- Don’t smile at them. Showing teeth is a sign of aggression in primates and can be seen as a threat.
- Playing tug of war might seem like a game, but if a monkey grabs something of yours, don’t try and pull it back out of their grasp. You’re far better off replacing your sunglasses than risking an attack.
- On that note, keep any valuables securely zipped in your bag, or avoid taking them with you if you’re planning to visit monkeys. These little primates have very sticky fingers!
- Don’t offer them food. In fact, keep your hands out of reach and avoid any unnecessary contact.
- Monkeys can carry rabies and they do bite. If you get a nip, seek medical attention immediately. Don’t risk infection by leaving the bite untreated.
When walking in rural areas or at night, it’s a good idea to always wear appropriate closed in footwear, just in case you come across some of the less pleasant fauna. There are snakes in Bali, some of which are poisonous. Bites can happen easily at night if you accidentally step on one, so carry a torch and wear covered shoes. As with monkey bites, if you receive a snake bite it’s important to seek medical attention immediately.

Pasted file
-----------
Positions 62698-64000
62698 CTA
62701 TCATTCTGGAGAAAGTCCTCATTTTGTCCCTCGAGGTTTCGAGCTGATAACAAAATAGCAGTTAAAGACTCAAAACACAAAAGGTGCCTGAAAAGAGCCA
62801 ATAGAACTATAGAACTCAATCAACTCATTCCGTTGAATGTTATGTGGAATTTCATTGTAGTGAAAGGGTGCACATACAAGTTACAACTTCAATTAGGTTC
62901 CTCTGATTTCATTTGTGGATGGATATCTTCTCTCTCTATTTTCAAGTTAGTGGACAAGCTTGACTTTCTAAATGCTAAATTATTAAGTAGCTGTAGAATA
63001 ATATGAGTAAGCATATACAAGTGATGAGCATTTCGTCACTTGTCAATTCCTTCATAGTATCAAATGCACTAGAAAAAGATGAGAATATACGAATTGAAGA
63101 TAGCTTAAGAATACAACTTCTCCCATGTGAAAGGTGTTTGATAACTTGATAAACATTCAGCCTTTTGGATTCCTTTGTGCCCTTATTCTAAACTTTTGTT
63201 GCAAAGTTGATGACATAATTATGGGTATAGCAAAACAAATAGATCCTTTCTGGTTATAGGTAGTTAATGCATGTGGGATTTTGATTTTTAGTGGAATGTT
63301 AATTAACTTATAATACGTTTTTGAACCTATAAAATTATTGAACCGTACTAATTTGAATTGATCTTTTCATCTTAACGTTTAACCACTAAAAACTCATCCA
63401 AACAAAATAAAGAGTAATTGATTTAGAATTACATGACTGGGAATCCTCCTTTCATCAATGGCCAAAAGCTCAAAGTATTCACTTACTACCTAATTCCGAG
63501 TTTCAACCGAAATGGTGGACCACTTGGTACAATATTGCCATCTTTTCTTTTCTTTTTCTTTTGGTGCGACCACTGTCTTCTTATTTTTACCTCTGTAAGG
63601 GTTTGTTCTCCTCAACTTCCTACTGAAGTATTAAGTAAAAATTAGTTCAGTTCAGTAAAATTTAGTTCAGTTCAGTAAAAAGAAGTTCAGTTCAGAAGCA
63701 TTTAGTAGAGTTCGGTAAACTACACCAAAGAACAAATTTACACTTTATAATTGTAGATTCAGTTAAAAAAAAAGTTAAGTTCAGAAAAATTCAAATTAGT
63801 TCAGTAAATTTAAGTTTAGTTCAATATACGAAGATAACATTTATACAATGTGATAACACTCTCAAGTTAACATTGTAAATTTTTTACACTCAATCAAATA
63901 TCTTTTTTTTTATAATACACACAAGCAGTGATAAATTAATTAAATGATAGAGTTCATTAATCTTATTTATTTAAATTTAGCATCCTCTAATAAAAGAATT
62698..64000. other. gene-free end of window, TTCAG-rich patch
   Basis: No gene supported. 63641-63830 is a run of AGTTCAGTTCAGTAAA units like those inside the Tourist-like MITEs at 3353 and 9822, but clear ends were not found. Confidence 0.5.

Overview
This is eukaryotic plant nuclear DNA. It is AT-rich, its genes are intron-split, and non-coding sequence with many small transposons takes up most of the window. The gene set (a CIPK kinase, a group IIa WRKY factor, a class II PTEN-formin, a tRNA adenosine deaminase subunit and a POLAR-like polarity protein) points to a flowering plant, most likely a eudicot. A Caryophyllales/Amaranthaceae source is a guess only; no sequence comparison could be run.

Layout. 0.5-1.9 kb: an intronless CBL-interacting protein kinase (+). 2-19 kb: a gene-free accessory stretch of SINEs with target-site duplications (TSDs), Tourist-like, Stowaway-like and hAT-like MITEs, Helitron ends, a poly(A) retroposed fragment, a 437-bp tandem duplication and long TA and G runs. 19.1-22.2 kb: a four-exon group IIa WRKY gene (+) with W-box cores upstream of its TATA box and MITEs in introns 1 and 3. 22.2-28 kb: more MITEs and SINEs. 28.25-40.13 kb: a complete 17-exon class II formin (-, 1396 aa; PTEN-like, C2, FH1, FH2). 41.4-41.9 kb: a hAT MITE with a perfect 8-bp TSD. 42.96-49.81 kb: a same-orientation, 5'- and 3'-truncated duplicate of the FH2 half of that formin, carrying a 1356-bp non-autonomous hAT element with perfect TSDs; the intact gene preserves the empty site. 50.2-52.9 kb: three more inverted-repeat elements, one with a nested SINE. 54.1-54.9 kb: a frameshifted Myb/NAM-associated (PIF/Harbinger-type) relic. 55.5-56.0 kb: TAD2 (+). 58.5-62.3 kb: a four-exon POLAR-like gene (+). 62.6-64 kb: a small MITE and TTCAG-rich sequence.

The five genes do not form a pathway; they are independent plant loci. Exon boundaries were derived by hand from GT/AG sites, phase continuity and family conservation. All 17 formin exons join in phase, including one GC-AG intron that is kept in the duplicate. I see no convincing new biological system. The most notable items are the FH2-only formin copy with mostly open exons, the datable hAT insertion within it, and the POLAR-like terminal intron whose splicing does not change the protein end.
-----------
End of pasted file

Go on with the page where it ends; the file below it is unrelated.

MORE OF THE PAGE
Bali has a tropical climate and is home to many insects, including the ubiquitous mosquito. These are known to carry diseases like malaria and dengue fever, so always spray insect repellent before venturing outdoors and sleep with a mosquito net if you’re keeping windows open. Bali is also home to several types of scorpion, so keep your eyes peeled and keep your distance if you see one.
As with any trip, do some research into what animals or insects may pose a threat to you in the particular area you’re visiting, as well as related to any activities you’re doing (e.g. ocean encounters, mountain hikes).
Although Bali is a beautiful and popular holiday destination, petty crime is common and corruption and scams do occur. We recommend a few simple precautions to help keep yourself safe.
- There have been cases of bag snatching so remember to keep your valuables out of sight, close to you and zipped up.
- Don’t carry a lot of cash on you at one time. Distribute it between the hotel safe, your wallet and a pocket so that you won’t lose it all if your bag is taken or you are pickpocketed.
- Do some research or ask someone you can trust, such as the hotel concierge, if there are any dangerous areas you should avoid in the district where you are staying.
Some police in Bali are known to be corrupt when it comes to extorting unwitting tourists. The best way to avoid paying bribe money is to not give them any reason to stop you. Whether you’re driving, out on the town or in a popular tourist spot, stay on your best behaviour. Follow any local laws or customs and don’t flash the cash – or the attitude!